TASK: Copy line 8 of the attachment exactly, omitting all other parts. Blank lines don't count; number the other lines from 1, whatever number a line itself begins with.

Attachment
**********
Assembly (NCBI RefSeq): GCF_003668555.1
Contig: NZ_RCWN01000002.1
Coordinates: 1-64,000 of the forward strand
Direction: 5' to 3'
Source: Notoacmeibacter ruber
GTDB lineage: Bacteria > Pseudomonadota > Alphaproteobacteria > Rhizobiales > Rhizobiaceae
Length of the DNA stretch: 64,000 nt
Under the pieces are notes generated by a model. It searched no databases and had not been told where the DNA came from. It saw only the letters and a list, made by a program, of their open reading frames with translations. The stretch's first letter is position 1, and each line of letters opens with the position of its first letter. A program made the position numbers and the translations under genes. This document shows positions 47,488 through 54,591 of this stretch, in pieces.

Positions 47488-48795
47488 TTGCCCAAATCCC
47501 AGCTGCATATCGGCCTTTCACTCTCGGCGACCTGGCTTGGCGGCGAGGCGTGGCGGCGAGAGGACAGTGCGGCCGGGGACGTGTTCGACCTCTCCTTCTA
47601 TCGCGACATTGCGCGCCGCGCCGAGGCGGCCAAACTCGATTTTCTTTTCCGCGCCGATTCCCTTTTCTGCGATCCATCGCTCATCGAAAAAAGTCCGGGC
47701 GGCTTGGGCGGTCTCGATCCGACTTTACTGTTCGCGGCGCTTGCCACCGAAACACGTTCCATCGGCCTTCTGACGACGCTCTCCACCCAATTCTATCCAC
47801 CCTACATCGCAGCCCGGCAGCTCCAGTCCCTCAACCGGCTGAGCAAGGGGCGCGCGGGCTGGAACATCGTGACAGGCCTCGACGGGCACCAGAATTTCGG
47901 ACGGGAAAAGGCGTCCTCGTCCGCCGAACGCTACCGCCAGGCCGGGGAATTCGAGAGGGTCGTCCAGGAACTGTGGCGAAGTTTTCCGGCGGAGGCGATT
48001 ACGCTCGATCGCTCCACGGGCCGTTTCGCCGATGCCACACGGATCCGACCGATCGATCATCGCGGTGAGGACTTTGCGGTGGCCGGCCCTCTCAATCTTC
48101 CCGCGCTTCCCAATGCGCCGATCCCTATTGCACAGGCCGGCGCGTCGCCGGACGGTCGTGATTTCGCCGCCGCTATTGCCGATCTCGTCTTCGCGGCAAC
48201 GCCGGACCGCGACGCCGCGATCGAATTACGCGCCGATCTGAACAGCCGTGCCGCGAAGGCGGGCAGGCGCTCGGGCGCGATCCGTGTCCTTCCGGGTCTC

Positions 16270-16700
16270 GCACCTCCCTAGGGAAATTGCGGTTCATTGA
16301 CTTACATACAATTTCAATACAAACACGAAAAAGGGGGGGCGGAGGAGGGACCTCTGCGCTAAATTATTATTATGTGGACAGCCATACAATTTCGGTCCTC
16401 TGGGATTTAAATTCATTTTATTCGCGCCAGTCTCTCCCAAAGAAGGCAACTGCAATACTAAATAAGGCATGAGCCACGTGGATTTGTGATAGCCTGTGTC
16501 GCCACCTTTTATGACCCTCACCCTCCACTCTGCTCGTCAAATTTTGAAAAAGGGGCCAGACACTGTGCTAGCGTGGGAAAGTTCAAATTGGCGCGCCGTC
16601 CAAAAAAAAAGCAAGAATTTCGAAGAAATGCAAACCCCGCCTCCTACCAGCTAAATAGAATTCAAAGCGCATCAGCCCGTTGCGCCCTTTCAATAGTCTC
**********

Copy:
Under the pieces are notes generated by a model. It searched no databases and had not been told where the DNA came from. It saw only the letters and a list, made by a program, of their open reading frames with translations. The stretch's first letter is position 1, and each line of letters opens with the position of its first letter. A program made the position numbers and the translations under genes. This document shows positions 47,488 through 54,591 of this stretch, in pieces.